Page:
Golden Retriever Dalmatian Mix

Reviewed By Kim •  Updated: 01/11/22 •  11 min read
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Golden Retriever Dalmatian Mix

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Mixed breed dogs continue to become ever more popular! Have you ever heard of the mix between a Golden Retriever and a Dalmatian? These dogs are called Goldmations! How cute is that?

If you’re curious about Goldmatians and would like to learn more about these dogs, then read on! We’ve put together some information about the dogs, including their appearance, personality traits, and more!

What is a Goldmatian?

The Goldmatian is a hybrid dog that’s a mix between a Dalmatian and a Golden Retriever. The Goldmatian is known for being extremely friendly and sweet-natured. They’re also playful and spirited.

Goldmatians are working dogs with a stubborn streak, yet they can also be quite playful. These medium-sized dogs are extremely active.

Goldmatian History

No one is quite sure who first had the idea of breeding Dalmatians and Golden Retrievers. However, most hybrid dogs were developed in the 90s, when designer dogs became very popular.

Just in case you’re not familiar with the term “designer dogs,” here’s a quick explanation. Designer dogs are canines that are hybrids, resulting from the breeding of two purebred parents of different breeds. The term became popular when certain breeders agreed to breed different purebred dog breeds together.

The goal of designer dogs is to create a hybrid dog breed that has the best characteristics of the parents. While the term “hybrid” is usually applied to breeding between two different species, the term is different when applied to canines. Correctly, these designer dogs should be called “crossbreeds” because their parents are from the same species, just two different canine bloodlines.

Still, the term designer dog is used the most often, and the resulting puppies are commonly called either designer dogs or hybrid dogs. This also applies to the Goldmatian!

While Goldmatians don’t have an easy history to trace, you can learn more about these dogs by taking a look at their parents.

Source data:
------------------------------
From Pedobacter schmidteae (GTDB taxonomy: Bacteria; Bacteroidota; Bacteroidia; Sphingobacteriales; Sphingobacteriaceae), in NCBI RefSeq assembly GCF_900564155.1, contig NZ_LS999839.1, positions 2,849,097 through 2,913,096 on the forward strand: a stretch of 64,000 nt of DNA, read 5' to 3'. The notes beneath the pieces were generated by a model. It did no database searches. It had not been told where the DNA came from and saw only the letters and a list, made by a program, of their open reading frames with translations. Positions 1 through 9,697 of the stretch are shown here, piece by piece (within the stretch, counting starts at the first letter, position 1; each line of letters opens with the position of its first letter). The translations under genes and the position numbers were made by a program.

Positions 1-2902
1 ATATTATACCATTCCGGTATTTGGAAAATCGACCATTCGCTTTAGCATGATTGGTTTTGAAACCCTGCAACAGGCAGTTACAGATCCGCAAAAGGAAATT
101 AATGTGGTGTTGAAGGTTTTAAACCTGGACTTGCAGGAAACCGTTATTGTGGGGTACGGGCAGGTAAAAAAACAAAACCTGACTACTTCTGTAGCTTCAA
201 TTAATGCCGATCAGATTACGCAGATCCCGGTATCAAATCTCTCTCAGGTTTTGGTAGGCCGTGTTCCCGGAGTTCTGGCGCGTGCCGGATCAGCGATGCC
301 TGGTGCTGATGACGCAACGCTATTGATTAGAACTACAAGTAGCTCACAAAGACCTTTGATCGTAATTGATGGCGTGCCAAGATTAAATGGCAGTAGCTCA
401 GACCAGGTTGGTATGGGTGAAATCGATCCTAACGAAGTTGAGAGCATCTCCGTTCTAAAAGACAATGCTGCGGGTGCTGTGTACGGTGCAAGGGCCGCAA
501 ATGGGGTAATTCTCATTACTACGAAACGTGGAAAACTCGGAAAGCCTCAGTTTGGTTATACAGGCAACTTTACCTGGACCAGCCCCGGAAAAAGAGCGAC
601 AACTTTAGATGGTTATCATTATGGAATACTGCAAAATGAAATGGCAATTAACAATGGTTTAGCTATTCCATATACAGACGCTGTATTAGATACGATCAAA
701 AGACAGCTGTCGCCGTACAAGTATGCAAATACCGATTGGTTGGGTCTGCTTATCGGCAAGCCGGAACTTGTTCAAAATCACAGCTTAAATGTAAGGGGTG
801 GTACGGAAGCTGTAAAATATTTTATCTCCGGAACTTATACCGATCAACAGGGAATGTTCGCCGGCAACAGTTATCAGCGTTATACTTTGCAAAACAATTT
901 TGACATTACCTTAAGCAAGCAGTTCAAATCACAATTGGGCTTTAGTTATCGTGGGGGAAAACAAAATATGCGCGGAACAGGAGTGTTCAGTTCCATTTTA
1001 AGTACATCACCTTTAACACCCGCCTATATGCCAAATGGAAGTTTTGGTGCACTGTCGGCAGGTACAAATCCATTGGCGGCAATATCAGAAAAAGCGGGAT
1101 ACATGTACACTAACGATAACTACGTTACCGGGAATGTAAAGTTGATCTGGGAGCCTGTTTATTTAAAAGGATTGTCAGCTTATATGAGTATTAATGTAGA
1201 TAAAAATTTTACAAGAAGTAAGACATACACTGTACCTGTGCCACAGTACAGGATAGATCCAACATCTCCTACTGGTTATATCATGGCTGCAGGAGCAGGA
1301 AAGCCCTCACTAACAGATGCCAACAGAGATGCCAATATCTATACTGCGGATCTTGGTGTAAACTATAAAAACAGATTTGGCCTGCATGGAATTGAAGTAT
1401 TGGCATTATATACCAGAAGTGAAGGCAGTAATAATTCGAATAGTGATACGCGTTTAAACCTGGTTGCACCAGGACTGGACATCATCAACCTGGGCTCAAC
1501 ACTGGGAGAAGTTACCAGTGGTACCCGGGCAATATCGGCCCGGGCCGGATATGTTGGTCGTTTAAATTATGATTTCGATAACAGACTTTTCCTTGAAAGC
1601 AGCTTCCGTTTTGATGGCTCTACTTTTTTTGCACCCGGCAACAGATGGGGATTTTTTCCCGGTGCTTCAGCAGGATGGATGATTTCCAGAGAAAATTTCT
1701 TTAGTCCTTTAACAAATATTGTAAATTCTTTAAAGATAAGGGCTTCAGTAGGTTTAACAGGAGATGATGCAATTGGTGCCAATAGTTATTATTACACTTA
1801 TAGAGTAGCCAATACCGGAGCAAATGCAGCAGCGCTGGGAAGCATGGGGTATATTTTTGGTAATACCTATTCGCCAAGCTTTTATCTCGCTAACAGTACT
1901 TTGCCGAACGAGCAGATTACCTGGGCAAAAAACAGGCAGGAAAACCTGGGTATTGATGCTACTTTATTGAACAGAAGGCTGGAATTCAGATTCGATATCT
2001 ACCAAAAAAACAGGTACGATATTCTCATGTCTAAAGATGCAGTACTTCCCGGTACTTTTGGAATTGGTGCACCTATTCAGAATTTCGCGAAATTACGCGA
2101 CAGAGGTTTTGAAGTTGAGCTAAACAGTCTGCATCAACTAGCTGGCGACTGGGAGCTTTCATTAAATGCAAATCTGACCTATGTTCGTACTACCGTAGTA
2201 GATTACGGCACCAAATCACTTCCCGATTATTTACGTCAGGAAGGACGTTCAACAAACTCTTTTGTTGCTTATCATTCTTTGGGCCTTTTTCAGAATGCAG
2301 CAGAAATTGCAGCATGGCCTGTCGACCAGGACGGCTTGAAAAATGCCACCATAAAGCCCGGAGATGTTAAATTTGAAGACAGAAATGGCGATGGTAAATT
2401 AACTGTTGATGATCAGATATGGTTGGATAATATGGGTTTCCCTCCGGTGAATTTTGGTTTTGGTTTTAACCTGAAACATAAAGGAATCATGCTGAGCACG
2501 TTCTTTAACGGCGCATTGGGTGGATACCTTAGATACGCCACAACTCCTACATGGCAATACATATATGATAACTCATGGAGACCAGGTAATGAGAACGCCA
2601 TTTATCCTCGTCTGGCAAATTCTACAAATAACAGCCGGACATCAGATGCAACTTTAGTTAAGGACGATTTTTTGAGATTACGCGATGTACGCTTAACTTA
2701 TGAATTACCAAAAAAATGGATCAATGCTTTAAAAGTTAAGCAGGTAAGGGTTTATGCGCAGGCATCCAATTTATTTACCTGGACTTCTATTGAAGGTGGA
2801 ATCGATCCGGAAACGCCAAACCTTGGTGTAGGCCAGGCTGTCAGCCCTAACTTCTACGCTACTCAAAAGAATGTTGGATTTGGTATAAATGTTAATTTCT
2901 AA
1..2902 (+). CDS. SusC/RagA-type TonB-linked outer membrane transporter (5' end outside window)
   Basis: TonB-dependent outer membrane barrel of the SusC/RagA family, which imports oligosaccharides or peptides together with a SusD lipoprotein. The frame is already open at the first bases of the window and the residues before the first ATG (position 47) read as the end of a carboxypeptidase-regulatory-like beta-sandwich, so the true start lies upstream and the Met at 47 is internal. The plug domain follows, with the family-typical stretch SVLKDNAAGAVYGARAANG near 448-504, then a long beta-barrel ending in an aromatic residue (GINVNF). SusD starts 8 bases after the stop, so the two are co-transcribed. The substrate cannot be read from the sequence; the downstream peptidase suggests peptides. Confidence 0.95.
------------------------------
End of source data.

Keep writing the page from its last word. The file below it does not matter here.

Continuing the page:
The Dalmatian

Most people are familiar with the distinctive Dalmatian! These are the dogs seen in many movies and animated films—they’re the dogs that are white with black spots. Dalmatians are beautiful dogs that love to be with their family. They’re filled with energy and are ready for just about any type of activity. Dalmatians make great companions for active families.

The exact origins of this dog breed are not known. It’s thought the dogs were once travelers with the Romany (also called Gypsies), though it’s not sure when or where the breed was first created. The breed’s name comes from Dalmatia, where the canines once lived. Dalmatia is near the Adriatic Sea, near Croatia.

Dalmatians are working dogs and have had many jobs over their history. They’ve been used as shepherds, ratters, retrievers, guard dogs, performing dogs, and even coaching dogs. The dogs were first used as coaching dogs in England when they ran beside the coach to protect the horses and travelers.

In the US, Dalmatians have long been associated with firehouses, where they are called firehouse dogs. The dogs would run beside the horses pulling the wagons loaded with fire equipment (before the development of the combustion engine!). They would also guard the equipment during the fire and even help rescue people from burning structures.

These days, Dalmatians are family companions, though some firehouses around the US still keep Dalmatians as their mascots.

Dalmatians are known for their regal bearing and unique spotted fur. Evidently, they were bred for running because this has been one of their jobs throughout history. They’re filled with a ton of energy, as you’ve probably already guessed. They love canine sports, including agility and flyball competitions.

These dogs also make wonderful jogging companions; they love to hike and backpack, and more! And if you love frisbees, your canine companion will be happy to play along, too.